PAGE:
“Realizing that nothing was getting better, Alexandre simply stopped mentioning it to us. I cannot tell you how much I regret not having done more to make sure Alexandre was safe at school,” Raymond Bissonnette wrote.
A ‘collective’ failure
Ducol said there were many moments “where we collectively failed” in Bissonnette’s case.
“We failed when he was bullied at school. We failed when he was trying to get help in the health system,” Ducol said.
“He was not given the adequate resources for what he was looking for. We failed when he was demonstrating all these behaviours online. So it’s an accumulation of failures that we all collectively have to bear.”
The psychiatric assessments reveal that Bissonnette developed a drinking problem in his late teenage years and had suicidal thoughts. But he also had wild ideas about seeking revenge on his tormentors.
“He had fantasies like setting the school on fire and things like that. But he also reported that at that time, those ideas, those thoughts, were associated with sadness [and] depressive thoughts,” Lamontagne said.
In 2014, Bissonnette was introduced to firearms by a friend. He went on to apply for a licence, falsely reporting he had no history of mental health issues or suicidal thoughts. Over the next few years, he would go on to legally acquire six guns.
His father said he thought sport shooting was a healthy hobby for his son.
Around the same time, Bissonnette learned about the shooting at Columbine High School in Colorado. In 1999, two teenagers entered the school just before lunchtime and killed 12 students and a teacher.
The psychiatric reports and the RCMP’s search of Bissonnette’s computer showed that he developed a fascination with that attack.
That fits a pattern that the FBI’s Wyman has found with other mass shooters.
‘Most important event of their life’
Wyman said their acts are not “impulsive.”
Instead, they’re meticulously planned partly by studying previous attacks.
“For many of them, it is a very important, if not maybe the most important event of their life. So they want it to go right,” Wyman said.
“They want to see, in their mind, what other people have done to achieve whatever goal it is that they’re seeking. And they can model their behavior off of them.”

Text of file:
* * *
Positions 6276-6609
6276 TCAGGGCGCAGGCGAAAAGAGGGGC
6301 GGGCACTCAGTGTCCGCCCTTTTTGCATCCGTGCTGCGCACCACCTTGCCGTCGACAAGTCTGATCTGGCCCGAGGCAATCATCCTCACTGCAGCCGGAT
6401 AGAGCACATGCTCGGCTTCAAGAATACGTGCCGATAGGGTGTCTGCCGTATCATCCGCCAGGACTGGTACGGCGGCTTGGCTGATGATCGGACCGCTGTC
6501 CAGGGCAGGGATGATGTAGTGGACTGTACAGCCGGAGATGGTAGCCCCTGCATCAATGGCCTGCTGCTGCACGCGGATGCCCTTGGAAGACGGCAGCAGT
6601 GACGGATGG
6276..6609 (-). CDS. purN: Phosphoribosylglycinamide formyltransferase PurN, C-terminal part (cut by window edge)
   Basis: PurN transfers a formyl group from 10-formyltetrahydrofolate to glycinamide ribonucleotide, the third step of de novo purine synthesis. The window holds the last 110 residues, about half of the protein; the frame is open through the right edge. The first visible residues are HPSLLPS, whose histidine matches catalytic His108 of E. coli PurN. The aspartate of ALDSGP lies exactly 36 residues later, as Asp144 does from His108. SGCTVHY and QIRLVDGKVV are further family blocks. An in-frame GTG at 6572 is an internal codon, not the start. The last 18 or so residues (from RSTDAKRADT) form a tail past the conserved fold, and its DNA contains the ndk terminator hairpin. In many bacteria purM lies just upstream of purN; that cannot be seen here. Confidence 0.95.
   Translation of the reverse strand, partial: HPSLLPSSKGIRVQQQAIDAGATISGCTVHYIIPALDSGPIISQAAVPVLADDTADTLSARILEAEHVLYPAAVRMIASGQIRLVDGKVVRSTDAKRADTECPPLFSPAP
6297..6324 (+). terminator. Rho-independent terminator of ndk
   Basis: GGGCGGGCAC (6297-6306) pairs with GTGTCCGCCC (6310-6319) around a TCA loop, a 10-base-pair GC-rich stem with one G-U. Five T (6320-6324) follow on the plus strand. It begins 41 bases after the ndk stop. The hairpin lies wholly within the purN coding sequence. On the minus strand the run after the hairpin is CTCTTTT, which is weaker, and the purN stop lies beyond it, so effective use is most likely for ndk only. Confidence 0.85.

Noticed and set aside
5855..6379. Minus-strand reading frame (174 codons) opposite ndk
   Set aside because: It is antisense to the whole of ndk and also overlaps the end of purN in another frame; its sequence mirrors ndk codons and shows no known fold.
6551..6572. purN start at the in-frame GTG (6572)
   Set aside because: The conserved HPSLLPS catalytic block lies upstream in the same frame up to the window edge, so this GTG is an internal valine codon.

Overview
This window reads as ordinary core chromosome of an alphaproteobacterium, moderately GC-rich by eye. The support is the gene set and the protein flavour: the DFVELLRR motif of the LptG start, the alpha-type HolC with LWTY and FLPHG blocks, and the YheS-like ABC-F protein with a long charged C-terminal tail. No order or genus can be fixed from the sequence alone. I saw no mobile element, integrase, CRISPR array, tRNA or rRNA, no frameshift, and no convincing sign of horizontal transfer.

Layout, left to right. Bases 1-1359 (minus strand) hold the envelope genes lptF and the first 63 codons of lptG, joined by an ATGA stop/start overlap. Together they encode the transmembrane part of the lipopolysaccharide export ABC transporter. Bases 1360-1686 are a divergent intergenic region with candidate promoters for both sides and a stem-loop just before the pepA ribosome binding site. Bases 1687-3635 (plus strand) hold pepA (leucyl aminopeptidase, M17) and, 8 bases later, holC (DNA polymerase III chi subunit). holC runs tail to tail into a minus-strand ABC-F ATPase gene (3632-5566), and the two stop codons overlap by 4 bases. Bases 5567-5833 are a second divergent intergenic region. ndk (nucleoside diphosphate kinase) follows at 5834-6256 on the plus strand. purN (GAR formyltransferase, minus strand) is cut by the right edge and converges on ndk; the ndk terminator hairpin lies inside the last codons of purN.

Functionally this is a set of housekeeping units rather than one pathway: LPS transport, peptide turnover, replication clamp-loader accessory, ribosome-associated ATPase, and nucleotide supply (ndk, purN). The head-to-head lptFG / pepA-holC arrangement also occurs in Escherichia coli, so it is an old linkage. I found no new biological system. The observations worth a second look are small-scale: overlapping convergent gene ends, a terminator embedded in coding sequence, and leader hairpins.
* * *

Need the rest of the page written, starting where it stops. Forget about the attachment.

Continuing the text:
Nine weeks before the mosque attack, Bissonnette put two handguns in a backpack and went to the Place Laurier mall in Quebec City.
He contemplated opening fire on unsuspecting shoppers but stopped short because he thought he had been seen by cameras, the psychiatric reports reveal.
According to Wyman, mass shooters experience several stressors in the year prior to an event.
They are “things that were going on in their life that were causing them significant disruption to their ability to cope with their day-to-day events…. This is a personal experience for them and the stressor itself may not make sense to you or me, but it darn sure makes sense to the person experiencing it,” he said.
In December 2016, Bissonnette had issues at work that exacerbated his stress and left him on a month-long medical leave from his job finding blood donors for Héma Québec.
That leave ended on Jan. 29, 2017.
That night, Bissonnette told his parents he was going to the gun range for target practice.
He’d been drinking all day, but he stopped at a convenience store to buy a vodka cooler, according to the psychiatric report.
Bissonnette waited in the parking lot of the mosque until he was ready. He walked in as Sunday night prayers were wrapping up and fired 48 bullets.
In 2018, Bissonnette pleaded guilty to six counts of murder and five of attempted murder.
He was sentenced last February to life in prison with no possibility of parole for 40 years.
The Quebec director of criminal and penal prosecutions appealed the sentence, asking for 50 years without possibility of parole, arguing Bissonnette had made no effort to rehabilitate himself.
Bissonnette’s lawyers are also appealing the judge’s decision, asking for the minimum sentence of 25 years without possibility of parole.
In recent days, they sent The Fifth Estate a message about Bissonnette.
He “is now getting support and treatment by professionals to address his mental health problems,” they wrote. “He is still living every day with regrets and hopes to one day atone for his wrongdoings.”
If you are worried about someone you know, you can call:
- In Quebec, the Centre for Prevention of Radicalization Leading to Violence at 1-877-687-7141
- In Alberta, the Organization for the Prevention of Violence at 1-780-782-8070